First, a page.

This week’s attack on a Florida city’s (Oldsmar) water treatment system was not sophisticated, nor were the protection measures that prevented its potentially deadly outcome. That’s what makes this attack so concerning.
Because back in July 2020, the NSA and CISA warned of the perfect storm facing critical operations reliant upon operational technology (otherwise known as OT). They strongly warned that the underlying technologies enabling critical operations in industries ranging from energy and utilities to manufacturing are massively and increasingly vulnerable with every passing day, actively under attack, and those being attacked do not have the visibility required to effectively identify and respond to such attacks.
The other reminder for some and wake-up call for others issued through the same advisory was that the threats themselves range from script kiddies to nation states. Open information sources (e.g. Shodan) and penetration testing toolkits (e.g. Metasploit) being used by practitioners and bad actors alike make it easier than ever for any actor with malicious intent to identify and exploit critical OT vulnerabilities.
In summary, a bad actor gained unauthorized remote access to Oldsmar’s water treatment systems and increased the levels of a chemical known as sodium hydroxide, commonly referred to as lye, by a factor of 100. If ingested in high amounts, this chemical can be deadly.
The bad actor gained access through the TeamViewer solution, which had been previously deployed to enable legitimate remote management of water facility systems. It’s most likely that account credentials were simply compromised and were unprotected by an effective MFA capability, token-based or otherwise. The proverbial ticking time bomb.
So what actually stopped this attack in its tracks and helped avoid a potentially deadly event? An individual that happened to be staring at a screen. Yes, that’s it.
Why Is This So Concerning?
If a utility or critical infrastructure provider is unable to systematically protect against or rapidly detect and respond to the unauthorized or misuse of a remote access solution into the systems that matter most to operations and even downstream lives, what about a more sophisticated attack executed by a nation state actor? If the story in Florida involved a bad actor exploiting one of the many vulnerabilities associated with invisible IoT devices or critical OT devices built to stand the test of time, we would likely be having a very different conversation.
We’re vulnerable, we’re under attack, but we’re not yet moving fast enough in gaining full visibility into our critical OT environments and our integrated unmanaged devices that are at risk for exploitation or disruption with potentially material impacts.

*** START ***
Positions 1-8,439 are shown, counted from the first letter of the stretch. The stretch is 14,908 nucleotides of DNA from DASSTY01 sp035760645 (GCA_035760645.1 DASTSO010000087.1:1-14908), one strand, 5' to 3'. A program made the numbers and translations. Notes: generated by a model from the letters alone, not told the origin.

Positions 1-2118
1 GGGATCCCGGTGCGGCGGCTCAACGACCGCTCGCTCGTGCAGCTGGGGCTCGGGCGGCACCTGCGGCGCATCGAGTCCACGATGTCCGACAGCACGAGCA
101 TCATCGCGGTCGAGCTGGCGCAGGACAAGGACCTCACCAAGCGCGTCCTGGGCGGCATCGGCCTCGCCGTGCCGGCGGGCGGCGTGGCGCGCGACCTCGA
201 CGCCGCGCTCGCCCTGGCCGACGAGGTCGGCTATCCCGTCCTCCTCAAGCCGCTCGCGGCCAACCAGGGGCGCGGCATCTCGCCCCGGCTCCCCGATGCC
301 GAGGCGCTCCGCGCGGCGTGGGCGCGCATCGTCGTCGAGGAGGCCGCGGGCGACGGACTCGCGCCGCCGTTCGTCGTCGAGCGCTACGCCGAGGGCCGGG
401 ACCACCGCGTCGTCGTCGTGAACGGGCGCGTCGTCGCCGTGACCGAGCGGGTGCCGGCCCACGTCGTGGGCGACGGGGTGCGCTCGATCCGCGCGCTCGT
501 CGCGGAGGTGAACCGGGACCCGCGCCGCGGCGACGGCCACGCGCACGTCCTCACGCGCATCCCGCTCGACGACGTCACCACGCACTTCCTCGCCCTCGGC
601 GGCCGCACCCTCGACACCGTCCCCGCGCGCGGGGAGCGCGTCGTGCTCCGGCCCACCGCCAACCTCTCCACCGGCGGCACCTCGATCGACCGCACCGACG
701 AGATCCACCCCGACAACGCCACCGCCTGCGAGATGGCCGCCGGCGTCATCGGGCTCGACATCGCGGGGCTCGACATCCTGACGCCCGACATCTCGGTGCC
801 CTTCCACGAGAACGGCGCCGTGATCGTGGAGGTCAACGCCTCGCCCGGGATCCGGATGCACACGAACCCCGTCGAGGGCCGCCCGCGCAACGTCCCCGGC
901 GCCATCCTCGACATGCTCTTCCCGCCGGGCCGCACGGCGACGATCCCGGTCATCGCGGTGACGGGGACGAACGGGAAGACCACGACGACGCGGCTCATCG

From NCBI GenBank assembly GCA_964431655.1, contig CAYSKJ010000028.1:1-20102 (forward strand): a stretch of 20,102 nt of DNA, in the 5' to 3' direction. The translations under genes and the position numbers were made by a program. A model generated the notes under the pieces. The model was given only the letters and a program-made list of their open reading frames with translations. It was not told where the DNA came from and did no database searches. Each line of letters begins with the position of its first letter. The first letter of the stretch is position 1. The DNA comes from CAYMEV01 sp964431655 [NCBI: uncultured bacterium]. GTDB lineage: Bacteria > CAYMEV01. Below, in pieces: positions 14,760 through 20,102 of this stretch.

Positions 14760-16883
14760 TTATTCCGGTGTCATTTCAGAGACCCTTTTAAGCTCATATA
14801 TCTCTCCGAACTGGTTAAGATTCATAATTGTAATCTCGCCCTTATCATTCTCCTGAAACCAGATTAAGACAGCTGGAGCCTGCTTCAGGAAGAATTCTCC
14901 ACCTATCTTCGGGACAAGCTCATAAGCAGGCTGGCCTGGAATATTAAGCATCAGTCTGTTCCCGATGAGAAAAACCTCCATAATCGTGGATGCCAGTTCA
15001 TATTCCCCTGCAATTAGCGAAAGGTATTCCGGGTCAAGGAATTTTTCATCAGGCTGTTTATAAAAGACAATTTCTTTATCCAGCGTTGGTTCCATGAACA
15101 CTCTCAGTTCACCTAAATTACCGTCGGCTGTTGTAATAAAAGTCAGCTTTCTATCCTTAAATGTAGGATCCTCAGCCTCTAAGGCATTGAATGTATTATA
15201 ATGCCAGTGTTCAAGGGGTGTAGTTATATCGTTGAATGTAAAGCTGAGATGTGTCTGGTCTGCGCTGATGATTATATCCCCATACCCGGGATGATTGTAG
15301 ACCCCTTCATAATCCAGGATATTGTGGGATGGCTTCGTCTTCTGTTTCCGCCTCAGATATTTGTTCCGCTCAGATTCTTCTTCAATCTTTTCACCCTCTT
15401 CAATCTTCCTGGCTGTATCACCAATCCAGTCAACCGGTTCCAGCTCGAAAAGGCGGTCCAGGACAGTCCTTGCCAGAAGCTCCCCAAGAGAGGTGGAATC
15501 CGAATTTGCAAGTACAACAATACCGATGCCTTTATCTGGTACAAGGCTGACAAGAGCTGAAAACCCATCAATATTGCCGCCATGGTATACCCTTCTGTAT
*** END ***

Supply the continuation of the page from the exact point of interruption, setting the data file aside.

We’ve already been warned by the US intelligence agencies with unparalleled visibility into the attack surface facing these environments and the range of bad actors exploiting the attack surface to achieve their malicious outcomes. We also continue to see escalating examples of such attacks with the potential to disrupt human lives, with this being only the latest in a growing string of real world examples that highlight the importance of securing not only remote access but critical systems that fall outside of traditional IT categories (e.g. servers, PCs, tablets).
More sophisticated bad actors are also likely looking at this event as a reminder of the potential and now the ease of targeting such operations. Unfortunately, the ransom that could be demanded if a bad actor was able to gain full control of such a utility management system would likely be unparalleled- and they’ve just been reminded of how easy this may be to execute.
The threat is real, as is the opportunity to mitigate underlying risks of exploitation, disruption, and even impact to human life.
What Should Critical OT Operations Take Away From This Incident?
Step One – Ensure Alignment. If your operation is critically reliant upon operational technology and Cybersecurity and OT/Engineering functions and have not already started aligning on a strategy and plan to establish a baseline understanding of risk and a prioritized mitigation game plan, this should be step one.
As the protection of OT environments and devices was rarely in full scope for cybersecurity until recently, cyber’s visibility and contextual understanding of these environments has historically been highly limited. With the ever-present and growing threat of OT operation disruption, it’s arguably necessary to accelerate the closure of this visibility gap using modern solutions built to understand non-traditional devices and help manage the risks around such devices.
Step Two – Review Your Tools. Modern technologies such as Armis allow for the continuous, passive, and contextual mapping and monitoring of these environments and their devices, eliminating the potential for our tools to result in the operational disruption that we’re building to avoid. Context also means tracking the behavior of devices and their connections over time to ensure you understand when a device starts behaving suspiciously or maliciously.
Step Three – Address The Edge. Also, let’s not lose sight of the basics. Edge access remains critical and should always be tightly controlled, require multiple pieces of authentication to prove identity, and continuously monitored for abnormal and potentially malicious activity. For those that have yet to take the time to assess and secure the various methods of remote access in their environments, this should be a top priority and a recurring activity going forward.
Many enterprises are effectively protecting themselves against such attacks by employing such a strategy. This should be the reminder for the rest of us that the risk is real, as is our opportunity to safeguard our operations and downstream consumers.
To learn more about how Armis can help to secure your OT environment, check out our white paper.